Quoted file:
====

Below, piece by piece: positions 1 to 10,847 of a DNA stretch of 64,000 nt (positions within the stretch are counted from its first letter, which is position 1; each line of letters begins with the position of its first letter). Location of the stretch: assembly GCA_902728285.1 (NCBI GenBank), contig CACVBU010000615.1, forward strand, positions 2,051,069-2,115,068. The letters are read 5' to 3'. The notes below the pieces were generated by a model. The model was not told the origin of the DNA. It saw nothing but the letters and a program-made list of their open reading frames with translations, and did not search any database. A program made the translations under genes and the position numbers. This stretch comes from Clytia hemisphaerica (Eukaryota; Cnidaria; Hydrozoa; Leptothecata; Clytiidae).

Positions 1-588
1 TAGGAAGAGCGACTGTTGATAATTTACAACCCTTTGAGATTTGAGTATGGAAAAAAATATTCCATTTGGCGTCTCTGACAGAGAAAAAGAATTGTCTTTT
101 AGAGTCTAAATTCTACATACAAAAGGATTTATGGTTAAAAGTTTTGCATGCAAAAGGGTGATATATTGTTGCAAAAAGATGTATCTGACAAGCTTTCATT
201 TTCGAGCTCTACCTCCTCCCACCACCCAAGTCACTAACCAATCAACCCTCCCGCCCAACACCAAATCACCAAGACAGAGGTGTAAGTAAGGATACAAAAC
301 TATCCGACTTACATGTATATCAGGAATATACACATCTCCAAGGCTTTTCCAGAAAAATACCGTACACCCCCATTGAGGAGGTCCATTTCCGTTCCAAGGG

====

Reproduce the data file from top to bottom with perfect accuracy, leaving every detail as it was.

Below, piece by piece: positions 1 to 10,847 of a DNA stretch of 64,000 nt (positions within the stretch are counted from its first letter, which is position 1; each line of letters begins with the position of its first letter). Location of the stretch: assembly GCA_902728285.1 (NCBI GenBank), contig CACVBU010000615.1, forward strand, positions 2,051,069-2,115,068. The letters are read 5' to 3'. The notes below the pieces were generated by a model. The model was not told the origin of the DNA. It saw nothing but the letters and a program-made list of their open reading frames with translations, and did not search any database. A program made the translations under genes and the position numbers. This stretch comes from Clytia hemisphaerica (Eukaryota; Cnidaria; Hydrozoa; Leptothecata; Clytiidae).

Positions 1-588
1 TAGGAAGAGCGACTGTTGATAATTTACAACCCTTTGAGATTTGAGTATGGAAAAAAATATTCCATTTGGCGTCTCTGACAGAGAAAAAGAATTGTCTTTT
101 AGAGTCTAAATTCTACATACAAAAGGATTTATGGTTAAAAGTTTTGCATGCAAAAGGGTGATATATTGTTGCAAAAAGATGTATCTGACAAGCTTTCATT
201 TTCGAGCTCTACCTCCTCCCACCACCCAAGTCACTAACCAATCAACCCTCCCGCCCAACACCAAATCACCAAGACAGAGGTGTAAGTAAGGATACAAAAC
301 TATCCGACTTACATGTATATCAGGAATATACACATCTCCAAGGCTTTTCCAGAAAAATACCGTACACCCCCATTGAGGAGGTCCATTTCCGTTCCAAGGG